The accumulation of senescent cells is one of the causes of aging, important in the chronic inflammation of aging, and disruptive of tissue structure and function. The practice of calorie restriction slows the progression of aging, much more so in short-lived animals than in long-lived species, and thus we should expect it to have some effect on cellular senescence. Calorie restriction is nowhere near as effective as senolytic drugs at reducing the populations of senescent cells present in older individuals, that much is evident from studies carried out in recent years. As noted here, however, it does appear to somewhat reduce the inflammatory signaling generated by senescent cells.
Chronic inflammation, a pervasive feature of the aging process, is defined by a continuous, multifarious, low-grade inflammatory response. It is a sustained and systemic phenomenon that aggravates aging and can lead to age-related chronic diseases. In recent years, our understanding of age-related chronic inflammation has advanced through a large number of investigations on aging and calorie restriction (CR). A broader view of age-related inflammation is the concept of senoinflammation, which has an outlook beyond the traditional view.
Senescent cells produce a proinflammatory senescence-associated (SA) secretome, which is referred to as the SASP. Macrophages are recruited by chemotactic factors in the secretome to clear senescent cells. However, senescent macrophages secrete proinflammatory cytokines and exhibit impaired phagocytosis and chemotaxis, and a downregulated rate of cellular proliferation. It has been proposed that deficiency in the ability of aged macrophages to clear senescent cells leads to increased inflammatory response and results in chronic inflammation as SASP plays a role in the initiation of tissue inflammation. Based on previous observations and evidence of the aging process at molecular and cellular levels, we coined the term senoinflammation to provide an expanded, broader view of age-related chronic inflammation and metabolic dysfunction.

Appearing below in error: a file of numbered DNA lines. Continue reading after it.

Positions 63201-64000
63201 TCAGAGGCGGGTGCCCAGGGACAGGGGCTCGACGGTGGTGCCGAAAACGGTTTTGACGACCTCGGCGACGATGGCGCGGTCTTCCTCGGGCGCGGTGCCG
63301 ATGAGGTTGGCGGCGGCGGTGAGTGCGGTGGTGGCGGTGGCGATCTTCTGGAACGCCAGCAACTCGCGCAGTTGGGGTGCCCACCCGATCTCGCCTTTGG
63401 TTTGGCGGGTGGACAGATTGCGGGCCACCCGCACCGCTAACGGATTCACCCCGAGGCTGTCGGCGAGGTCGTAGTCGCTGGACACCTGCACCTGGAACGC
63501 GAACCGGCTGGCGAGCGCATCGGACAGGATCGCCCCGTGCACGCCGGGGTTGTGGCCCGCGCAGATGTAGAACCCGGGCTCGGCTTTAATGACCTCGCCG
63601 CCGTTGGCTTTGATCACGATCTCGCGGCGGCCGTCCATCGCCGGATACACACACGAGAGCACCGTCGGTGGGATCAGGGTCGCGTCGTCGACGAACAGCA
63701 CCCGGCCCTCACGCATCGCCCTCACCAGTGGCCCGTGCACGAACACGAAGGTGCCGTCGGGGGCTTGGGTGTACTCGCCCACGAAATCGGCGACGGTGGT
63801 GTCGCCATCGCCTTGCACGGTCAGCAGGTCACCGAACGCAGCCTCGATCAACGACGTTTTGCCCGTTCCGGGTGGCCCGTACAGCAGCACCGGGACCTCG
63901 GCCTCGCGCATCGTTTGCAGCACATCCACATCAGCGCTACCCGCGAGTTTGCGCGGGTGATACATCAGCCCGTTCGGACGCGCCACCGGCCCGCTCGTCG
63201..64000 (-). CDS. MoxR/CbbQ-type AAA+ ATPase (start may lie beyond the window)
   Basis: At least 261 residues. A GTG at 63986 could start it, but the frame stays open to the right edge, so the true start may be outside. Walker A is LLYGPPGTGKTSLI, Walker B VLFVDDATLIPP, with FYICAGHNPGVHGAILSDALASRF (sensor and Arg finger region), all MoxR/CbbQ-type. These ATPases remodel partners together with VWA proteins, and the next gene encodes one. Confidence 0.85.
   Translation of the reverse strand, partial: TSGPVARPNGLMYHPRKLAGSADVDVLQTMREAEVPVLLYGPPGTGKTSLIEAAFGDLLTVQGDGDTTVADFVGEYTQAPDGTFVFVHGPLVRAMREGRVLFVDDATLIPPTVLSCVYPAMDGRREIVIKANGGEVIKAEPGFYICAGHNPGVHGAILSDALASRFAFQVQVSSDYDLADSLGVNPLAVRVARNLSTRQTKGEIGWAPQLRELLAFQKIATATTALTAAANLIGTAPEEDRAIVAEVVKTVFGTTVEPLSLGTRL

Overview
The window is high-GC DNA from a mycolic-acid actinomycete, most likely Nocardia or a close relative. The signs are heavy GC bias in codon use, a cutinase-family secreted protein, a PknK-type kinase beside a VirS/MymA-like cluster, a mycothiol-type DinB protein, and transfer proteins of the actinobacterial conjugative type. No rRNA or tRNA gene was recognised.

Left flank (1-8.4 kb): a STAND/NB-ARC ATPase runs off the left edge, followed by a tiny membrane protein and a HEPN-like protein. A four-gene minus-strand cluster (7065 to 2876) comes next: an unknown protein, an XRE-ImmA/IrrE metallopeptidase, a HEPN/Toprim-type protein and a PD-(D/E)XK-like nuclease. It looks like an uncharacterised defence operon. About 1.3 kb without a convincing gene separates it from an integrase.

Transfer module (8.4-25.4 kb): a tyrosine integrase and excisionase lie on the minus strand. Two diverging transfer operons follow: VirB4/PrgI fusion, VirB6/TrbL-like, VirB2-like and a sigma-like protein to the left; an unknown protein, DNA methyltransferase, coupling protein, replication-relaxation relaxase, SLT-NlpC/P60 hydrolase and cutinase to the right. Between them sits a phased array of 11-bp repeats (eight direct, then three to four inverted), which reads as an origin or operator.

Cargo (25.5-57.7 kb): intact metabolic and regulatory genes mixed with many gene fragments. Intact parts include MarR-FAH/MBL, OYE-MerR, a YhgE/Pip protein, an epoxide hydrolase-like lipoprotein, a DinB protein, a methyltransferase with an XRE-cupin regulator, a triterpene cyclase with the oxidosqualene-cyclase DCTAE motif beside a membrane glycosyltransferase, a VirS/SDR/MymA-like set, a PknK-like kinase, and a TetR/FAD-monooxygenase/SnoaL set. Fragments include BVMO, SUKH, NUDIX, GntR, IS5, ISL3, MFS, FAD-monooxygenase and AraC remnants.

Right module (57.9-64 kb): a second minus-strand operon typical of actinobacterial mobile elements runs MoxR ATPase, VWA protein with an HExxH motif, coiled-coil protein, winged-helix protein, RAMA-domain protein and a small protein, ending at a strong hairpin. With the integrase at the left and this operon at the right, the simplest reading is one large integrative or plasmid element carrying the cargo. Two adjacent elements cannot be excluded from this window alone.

Based on studies on senoinflammation and CR, we recognized that the senescence-associated secretory phenotype (SASP), which mainly comprises cytokines and chemokines, was significantly increased during aging, whereas it was suppressed during CR. Further, we recognized that cellular metabolic pathways were also dysregulated in aging; however, CR mimetics reversed these effects. Oxidative stress leads to improper gene regulation and genomic DNA damage during aging. Such improper gene regulation in aged senescent cells allows them to fall into a proinflammatory state, consequently changing systemic chemokine or cytokine activities. The proinflammatory SASP environment further exerts stress on the intracellular organelles, tissues, and systems, which affects the development and occurrence of metabolic disorders.
It appears that a repetitive vicious cycle occurs between SASP and metabolic dysregulation as proposed in the concept of senoinflammation, and this interactive network forms the basis of the aging process and age-related diseases. However, the secretion of proinflammatory mediators, collectively termed as SASP, in response to internal and external stress leads to the chronic inflammatory condition termed as senoinflammation. Based on CR experiments and observations, cytokine, chemokine, and metabolic pathways are significantly regulated by CR and CR mimetics in the aging process.